The gravimetric method produces and weighs a compound or element in as pure form as possible after some chemical treatment has been carried out on the substances to be examined. Gravimetric analysis is one of the most accurate and precise methods of macro quantitative analysis.
1. It is accurate and precise when using a modern analytical balance.
2. Possible sources of error are readily checked since filtrates can be tested for completeness of precipitation, and precipitates may be examined for the presence of impurities.
3. It is an absolute method involving direct measurement without any form of calibration.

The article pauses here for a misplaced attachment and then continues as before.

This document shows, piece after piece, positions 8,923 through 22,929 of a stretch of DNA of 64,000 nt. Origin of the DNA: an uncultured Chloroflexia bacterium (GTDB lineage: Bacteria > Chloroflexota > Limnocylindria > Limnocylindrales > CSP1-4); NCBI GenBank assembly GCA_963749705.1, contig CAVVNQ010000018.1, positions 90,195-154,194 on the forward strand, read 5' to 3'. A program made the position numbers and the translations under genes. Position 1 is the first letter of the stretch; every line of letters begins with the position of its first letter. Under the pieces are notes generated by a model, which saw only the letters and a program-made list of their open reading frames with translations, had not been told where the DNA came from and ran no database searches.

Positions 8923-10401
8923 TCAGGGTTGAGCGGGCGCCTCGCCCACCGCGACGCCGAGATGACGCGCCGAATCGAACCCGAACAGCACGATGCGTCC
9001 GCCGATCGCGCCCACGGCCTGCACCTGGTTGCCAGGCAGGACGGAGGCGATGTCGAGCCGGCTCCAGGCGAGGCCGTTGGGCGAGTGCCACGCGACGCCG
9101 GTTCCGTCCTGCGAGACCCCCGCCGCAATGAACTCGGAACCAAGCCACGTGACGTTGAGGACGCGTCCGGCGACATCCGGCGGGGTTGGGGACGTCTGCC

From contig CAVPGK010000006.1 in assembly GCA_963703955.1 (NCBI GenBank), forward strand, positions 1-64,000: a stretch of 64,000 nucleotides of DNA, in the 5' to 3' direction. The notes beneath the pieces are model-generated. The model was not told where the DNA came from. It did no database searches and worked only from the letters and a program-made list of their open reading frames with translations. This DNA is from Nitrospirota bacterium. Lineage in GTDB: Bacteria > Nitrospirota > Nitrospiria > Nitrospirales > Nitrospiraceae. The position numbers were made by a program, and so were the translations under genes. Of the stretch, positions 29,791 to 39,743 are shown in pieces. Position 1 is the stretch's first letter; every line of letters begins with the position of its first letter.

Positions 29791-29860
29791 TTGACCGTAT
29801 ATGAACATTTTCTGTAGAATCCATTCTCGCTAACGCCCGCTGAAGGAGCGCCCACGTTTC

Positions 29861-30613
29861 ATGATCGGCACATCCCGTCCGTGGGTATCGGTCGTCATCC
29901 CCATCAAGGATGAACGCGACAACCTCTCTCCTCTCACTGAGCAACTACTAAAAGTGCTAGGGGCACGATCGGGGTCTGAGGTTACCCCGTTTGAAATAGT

4. Determination can be carried out with relatively inexpensive apparatus; the most expensive items are a muffle furnace and sometimes platinum crucibles.
5. Gravimetric analysis was used to determine the atomic masses of many elements to six-figure accuracy.
6. Gravimetry provides little room for instrumental error and does not require a series of standards for calculating an unknown.
1. The top disadvantage is that it requires meticulous time-consuming.
2. The chemist often prefers modern instrumental methods when they can be used.
3. Gravimetric analysis usually only provides for analysing a single element, or a limited group of elements, at a time.
4. Methods are often convoluted, and a slight misstep in a procedure can often mean disaster for the analysis (colloid formation in precipitation gravimetry, for example).
5. Gravimetric analysis is based on the measurement of mass.
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